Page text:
Mercantilists Competition and Price

The Mercantilists, Competition, Supply and Demand, Price

The general trend not only in practice but in the theories of the economists was toward a price system determined by the forces of the market. This does not mean that controlled prices ceased to exist. The stabilizing effect of the guilds persisted. State-created monopolies controlled the amount and price of numerous products, and government regulation was still important. Never­theless, those acquainted with such matters began to show a greater appreciation of the economic forces underlying price. Jean Bodin in his Reponse aux Paradoxes de Malestroit (1569) gave a detailed explanation of price changes. The most impor­tant cause of the rise in prices, he said, was the increase in the amount of silver and gold in circulation, due to the expansion of trade and the influx of metal from America. Another important cause of rising prices was the control of products by monopolies. The emphasis upon export which caused scarcity at home, the extravagance of the nobility, and the debasement of the monetary unit, all played a part in the upward swing of prices. As a remedy for this condition, Bodin advocated free trade. Both the explana­tion and the remedy were far in advance of their time, for they were essentially the same points which Adam Smith discussed so effectively more than two hundred years later.

That Mercantilism underestimated the strength of economic forces and relied almost entirely upon rigid control was nowhere more apparent than in Thomas Mun's suggestions concerning a price policy. We might even say that Mun conceived of price as an instrument of economic warfare. On goods of which Eng­land had a monopoly, he said, prices should be kept high, but not so high as to be prohibitive. Goods which were highly com­petitive should be priced low so that England might continue to hold a large share of the market. However, a policy designed to drive competitors out of the market by extraordinarily low prices only to be followed by excessively high prices was quite unwise. He was aware, at least in domestic trade, that an increas­ing quantity of money raised prices. There is no clear indication ia his writings that Mun was aware of the close connection be­tween money, supply of goods, prices, and the amount of trade. But later economists of the classical school made much of this relationship.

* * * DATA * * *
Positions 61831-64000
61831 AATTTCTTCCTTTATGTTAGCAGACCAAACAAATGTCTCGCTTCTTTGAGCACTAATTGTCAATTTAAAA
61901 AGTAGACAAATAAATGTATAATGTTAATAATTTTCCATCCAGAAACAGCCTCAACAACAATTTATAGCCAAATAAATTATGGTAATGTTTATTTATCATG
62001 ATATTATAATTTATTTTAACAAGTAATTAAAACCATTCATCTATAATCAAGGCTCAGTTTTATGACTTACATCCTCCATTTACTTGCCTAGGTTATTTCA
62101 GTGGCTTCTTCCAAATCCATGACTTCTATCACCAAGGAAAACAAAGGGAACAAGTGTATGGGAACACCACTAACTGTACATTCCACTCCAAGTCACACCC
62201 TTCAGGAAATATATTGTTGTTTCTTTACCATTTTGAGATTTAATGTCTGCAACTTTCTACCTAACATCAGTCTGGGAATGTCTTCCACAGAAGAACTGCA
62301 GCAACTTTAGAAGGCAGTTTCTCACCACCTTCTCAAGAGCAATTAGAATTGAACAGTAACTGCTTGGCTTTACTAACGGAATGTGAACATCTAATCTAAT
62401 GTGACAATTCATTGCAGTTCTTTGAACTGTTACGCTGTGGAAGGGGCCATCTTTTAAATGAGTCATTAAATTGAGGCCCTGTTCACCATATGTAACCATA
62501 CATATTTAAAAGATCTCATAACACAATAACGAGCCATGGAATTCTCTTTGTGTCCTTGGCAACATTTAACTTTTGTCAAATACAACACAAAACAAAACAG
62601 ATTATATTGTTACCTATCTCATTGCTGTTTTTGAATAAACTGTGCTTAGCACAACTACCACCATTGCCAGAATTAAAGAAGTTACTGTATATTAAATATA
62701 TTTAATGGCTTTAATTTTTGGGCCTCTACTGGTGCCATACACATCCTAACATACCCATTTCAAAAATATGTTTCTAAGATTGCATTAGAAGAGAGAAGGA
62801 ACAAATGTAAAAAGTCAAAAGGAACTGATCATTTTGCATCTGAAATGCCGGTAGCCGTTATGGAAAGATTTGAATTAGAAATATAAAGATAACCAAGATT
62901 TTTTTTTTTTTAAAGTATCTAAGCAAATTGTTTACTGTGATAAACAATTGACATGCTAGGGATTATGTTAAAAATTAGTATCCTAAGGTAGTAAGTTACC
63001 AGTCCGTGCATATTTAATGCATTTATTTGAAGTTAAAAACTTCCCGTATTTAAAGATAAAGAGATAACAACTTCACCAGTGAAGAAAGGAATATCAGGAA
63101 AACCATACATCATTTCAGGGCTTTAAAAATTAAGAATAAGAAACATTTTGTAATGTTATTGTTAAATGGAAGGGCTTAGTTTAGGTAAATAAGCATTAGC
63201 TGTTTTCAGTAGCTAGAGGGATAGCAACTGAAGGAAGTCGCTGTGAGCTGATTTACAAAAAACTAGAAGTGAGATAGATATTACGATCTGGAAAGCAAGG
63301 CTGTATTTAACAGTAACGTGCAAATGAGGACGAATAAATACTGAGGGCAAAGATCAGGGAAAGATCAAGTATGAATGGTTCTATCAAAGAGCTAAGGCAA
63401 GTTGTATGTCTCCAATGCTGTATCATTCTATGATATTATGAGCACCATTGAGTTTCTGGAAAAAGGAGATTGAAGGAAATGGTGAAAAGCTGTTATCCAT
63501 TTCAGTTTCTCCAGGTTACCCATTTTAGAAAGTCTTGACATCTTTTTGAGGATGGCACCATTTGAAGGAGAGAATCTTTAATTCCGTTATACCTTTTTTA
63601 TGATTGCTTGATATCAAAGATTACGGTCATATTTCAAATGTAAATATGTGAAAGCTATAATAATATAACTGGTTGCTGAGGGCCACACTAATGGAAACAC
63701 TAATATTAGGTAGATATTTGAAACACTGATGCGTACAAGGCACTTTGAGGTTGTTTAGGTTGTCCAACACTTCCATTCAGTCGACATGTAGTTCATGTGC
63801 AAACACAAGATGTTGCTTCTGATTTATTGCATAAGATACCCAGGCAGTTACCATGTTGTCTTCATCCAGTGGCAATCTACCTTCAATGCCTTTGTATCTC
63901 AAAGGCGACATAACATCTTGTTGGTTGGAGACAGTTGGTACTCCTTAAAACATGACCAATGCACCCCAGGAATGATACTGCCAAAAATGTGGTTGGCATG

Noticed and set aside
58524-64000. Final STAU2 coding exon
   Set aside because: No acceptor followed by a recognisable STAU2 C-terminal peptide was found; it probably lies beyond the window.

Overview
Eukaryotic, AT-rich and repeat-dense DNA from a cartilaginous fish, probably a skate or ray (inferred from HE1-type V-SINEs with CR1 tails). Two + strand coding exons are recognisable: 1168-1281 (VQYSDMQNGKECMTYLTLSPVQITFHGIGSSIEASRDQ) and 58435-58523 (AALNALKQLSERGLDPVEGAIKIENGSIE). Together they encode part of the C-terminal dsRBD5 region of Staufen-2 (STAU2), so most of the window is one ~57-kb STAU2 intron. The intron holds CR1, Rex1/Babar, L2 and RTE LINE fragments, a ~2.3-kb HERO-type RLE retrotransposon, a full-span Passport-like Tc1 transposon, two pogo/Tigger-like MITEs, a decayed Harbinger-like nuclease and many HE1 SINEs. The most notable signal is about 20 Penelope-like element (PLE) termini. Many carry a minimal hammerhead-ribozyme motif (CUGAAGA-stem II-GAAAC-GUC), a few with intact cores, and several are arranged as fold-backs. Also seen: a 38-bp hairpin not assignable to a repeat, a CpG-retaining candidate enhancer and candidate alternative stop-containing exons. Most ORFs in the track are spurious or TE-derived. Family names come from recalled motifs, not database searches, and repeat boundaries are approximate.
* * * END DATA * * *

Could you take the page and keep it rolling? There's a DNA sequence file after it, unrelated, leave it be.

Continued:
Sir William Petty introduced several ideas of price which indicated the trends of thought in future years. He suggested first of all that the price of a commodity would tend in the long run to remain equal to the amount of silver that a man could mine if he worked as long as it was necessary for another man to pro­duce a unit of the commodity in question. This is how Petty him­self explained it:
Let another man go travel into a country where is Silver, there Dig it, Refine it, bring it to the same place where the other man planted his Corn; Coyne it, etc. the same person, all the while of his work­ing for Silver, gathering also food for his necessary livelihood, and procuring for himself covering, etc. I say, the Silver of the one, must be esteemed of equal value with the Corn of the other: the one be­ing perhaps twenty Ounces and the other twenty Bushels. From whence it follows that the price of a Bushel of this Corn to be an Ounce of Silver.

Hence labor, in Petty's thinking, was the basis of value, or true price. The political price, or worth in exchange, was dependent upon a number of factors: excessive competition among those supplying goods to the market; an abundance of substitute com­modities; custom; and the general relationship of supply to de­mand.